Infertility, also known as sterility, is the condition where there is no pregnancy despite regular and unprotected sexual intercourse for one year, or if pregnancy occurs but never results in a live birth. About 80% of couples achieve pregnancy within the first year of trying, and by the end of three years, approximately 85-90% of couples achieve pregnancy. Therefore, infertility is a health issue that affects about 10-15% of couples, even though there may be societal differences.
Young couples are especially advised to undergo initial evaluations, and explaining the above-mentioned success rates to them, in turn this can help reduce unnecessary stress and financial burden with added treatment.
There is no need to wait for one year to start testing and treatment when a known problem is detected in couples (for example, women with irregular menstrual cycles, women with advanced age, women with reduced egg reserve, hormonal imbalances, uterine problems such as fibroids, polyps, or conditions that could interfere with pregnancy, blockages in the fallopian tubes, severe male sperm count, motility, or structural abnormalities, and couples unable to engage in sexual intercourse).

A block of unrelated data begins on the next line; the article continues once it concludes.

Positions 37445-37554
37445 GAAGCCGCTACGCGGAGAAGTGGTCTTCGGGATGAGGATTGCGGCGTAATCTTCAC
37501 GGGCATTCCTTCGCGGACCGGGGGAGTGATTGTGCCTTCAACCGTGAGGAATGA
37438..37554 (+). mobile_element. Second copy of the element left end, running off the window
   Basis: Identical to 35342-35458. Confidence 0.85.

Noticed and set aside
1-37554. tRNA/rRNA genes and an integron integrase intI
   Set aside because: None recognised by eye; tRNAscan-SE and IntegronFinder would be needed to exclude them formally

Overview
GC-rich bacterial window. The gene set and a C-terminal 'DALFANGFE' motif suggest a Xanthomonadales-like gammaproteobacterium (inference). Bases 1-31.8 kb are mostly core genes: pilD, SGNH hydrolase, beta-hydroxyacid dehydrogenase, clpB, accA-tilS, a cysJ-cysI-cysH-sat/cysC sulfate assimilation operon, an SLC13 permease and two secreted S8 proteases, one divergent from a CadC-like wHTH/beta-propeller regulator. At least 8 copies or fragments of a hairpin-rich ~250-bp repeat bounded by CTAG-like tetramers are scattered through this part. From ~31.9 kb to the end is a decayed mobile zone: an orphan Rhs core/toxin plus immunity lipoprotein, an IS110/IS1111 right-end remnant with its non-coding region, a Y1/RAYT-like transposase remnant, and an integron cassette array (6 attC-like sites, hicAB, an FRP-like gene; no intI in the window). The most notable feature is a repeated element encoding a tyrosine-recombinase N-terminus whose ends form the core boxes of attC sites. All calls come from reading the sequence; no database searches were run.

In older couples, especially when the woman is over 35, a different approach is needed. If such couples fail to conceive after six months of regular unprotected sexual intercourse, it is advisable to consult with an experienced specialist without delay.
Conditions Where Waiting for 1 Year for Spontaneous Pregnancy is Not Necessary:
- Women with irregular periods
- Advanced age in women
- Women with diminished ovarian reserve
- Detection of hormonal imbalances
- Women with uterine problems (such as fibroids, polyps, or myomas that could interfere with pregnancy)
- Women with tubal blockages or other issues affecting the sperm and egg meeting
- Severe deficiencies in sperm count, motility, or structure
- Couples unable to engage in sexual intercourse